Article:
Q&A: Single people don't really need wills, right?


QUESTION: Single people don't need wills, right?

ANSWER: It depends on what you want to happen to your property when you die AND what types of property you own at your death.

Non-probate assets (things like life insurance policies, retirement accounts, some types of real estate, and a few other things - dive deeper into this here) get distributed at your death based on beneficiary designations, ownership titles, etc. And that happens with or without a will.

But when you die without a will, the rest of your stuff (and depending on what you have, it could be a little or a lot) is called your probate estate and that's subject to the control of your state's intestacy laws. "Intestacy" is the legal term for dying without a will. Each state has a set of these (check out North Carolina's here) and they function as an estate plan for people without an estate plan.

So - problem solved, right? Sure, if:

  • You understand and agree with the mandatory distributions (both who they go to and how much) set up by the Intestacy laws;

  • Are okay with the fact that the state lawmakers make (and change) these without your input;

  • Feel comfortable leaving the control of the process and timeline in the hands of your local county estates/probate court; and

  • It's okay that your loved ones will have no legal way to change or challenge any of this.

Need to know more before you can decide? Here's a nutshell/simplified overview of North Carolina's intestacy laws if you're single:

  • If you have children: they will get your entire probate estate. If they are not yet adults, the assets will be kept under the care/control of a financial guardian until they reach age 18. And the most likely person to get appointed as the financial guardian is generally the child(ren)'s other parent.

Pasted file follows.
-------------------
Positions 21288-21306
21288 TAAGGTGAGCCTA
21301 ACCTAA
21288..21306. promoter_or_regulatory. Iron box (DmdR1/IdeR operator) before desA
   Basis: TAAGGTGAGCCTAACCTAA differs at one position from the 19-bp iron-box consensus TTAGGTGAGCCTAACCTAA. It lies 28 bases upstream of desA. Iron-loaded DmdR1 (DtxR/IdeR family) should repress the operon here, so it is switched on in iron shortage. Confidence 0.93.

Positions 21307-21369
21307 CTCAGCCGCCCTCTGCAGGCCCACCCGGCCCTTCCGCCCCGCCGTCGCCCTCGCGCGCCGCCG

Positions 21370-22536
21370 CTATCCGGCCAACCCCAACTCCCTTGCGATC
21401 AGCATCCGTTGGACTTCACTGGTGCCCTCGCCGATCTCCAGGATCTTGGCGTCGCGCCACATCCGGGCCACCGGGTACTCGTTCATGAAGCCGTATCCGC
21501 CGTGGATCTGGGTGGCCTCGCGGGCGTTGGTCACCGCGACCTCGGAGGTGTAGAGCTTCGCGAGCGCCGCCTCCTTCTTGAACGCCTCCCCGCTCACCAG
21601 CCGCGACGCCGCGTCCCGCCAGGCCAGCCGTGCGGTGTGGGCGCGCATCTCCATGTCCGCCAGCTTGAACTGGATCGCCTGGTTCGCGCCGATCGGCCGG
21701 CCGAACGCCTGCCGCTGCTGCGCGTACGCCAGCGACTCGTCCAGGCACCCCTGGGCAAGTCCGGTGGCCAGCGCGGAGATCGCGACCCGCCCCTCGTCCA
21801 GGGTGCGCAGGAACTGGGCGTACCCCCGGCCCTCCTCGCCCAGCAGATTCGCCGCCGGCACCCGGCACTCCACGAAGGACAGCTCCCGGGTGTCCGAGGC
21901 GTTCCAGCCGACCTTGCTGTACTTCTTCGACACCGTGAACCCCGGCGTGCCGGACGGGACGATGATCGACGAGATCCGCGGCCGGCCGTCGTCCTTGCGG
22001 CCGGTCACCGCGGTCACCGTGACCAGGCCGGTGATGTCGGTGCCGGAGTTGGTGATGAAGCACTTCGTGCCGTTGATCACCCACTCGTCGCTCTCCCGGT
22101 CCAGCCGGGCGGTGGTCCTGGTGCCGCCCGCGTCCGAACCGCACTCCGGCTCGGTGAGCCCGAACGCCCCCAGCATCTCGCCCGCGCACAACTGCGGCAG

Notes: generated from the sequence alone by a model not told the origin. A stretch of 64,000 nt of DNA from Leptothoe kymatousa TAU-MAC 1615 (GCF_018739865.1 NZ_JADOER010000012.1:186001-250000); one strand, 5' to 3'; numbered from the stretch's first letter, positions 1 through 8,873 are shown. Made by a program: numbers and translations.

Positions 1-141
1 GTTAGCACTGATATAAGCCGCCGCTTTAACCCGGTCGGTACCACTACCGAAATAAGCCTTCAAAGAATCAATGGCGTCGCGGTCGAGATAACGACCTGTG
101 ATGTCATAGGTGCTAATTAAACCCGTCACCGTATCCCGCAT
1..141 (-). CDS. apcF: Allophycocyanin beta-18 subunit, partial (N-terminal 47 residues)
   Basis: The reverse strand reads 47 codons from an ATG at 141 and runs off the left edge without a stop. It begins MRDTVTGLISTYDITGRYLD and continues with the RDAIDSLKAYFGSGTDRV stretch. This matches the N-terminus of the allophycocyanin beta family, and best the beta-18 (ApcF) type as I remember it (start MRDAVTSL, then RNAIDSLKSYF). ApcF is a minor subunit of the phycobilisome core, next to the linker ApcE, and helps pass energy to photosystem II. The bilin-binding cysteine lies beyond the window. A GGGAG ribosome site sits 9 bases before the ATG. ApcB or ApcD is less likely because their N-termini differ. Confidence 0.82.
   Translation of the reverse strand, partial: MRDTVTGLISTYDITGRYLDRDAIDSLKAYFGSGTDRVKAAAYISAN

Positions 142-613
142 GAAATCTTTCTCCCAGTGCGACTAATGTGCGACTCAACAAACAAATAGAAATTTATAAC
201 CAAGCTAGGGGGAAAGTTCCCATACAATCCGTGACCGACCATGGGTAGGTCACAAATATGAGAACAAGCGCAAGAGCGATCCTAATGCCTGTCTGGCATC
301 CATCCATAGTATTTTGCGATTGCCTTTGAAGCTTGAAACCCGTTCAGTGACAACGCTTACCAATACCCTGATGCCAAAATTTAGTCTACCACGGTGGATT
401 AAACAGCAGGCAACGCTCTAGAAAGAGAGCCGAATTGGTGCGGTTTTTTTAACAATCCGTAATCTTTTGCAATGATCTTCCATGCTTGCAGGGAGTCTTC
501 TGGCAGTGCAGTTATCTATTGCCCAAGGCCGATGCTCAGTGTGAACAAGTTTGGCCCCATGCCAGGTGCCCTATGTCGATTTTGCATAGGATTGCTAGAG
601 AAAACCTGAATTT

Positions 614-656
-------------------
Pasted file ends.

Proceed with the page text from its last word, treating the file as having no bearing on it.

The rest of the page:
• If you don't have children: it will go to your parents.

    • If your parents have already died, it will go to your siblings (or if they've already died, then to their children).

      • If you don't have any siblings (or they have already died and had no surviving children), it will go to your grandparents.

        • If your grandparents have already died, your aunts and uncles are next in line, followed by your cousins.

          • This goes on for awhile, but in the end, if there are simply no relatives to inherit from you - the State of North Carolina will get it.

If you're single and don't have a will and aren't thrilled with this, it's time to consult with an estate planning attorney. My Estate Plan Initial Consultation appointments are perfect for this - one time, no (continuing) obligation, get the info you need and decide for yourself - contact me for details.

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Original photo credit goes Simon Launay on Unsplash.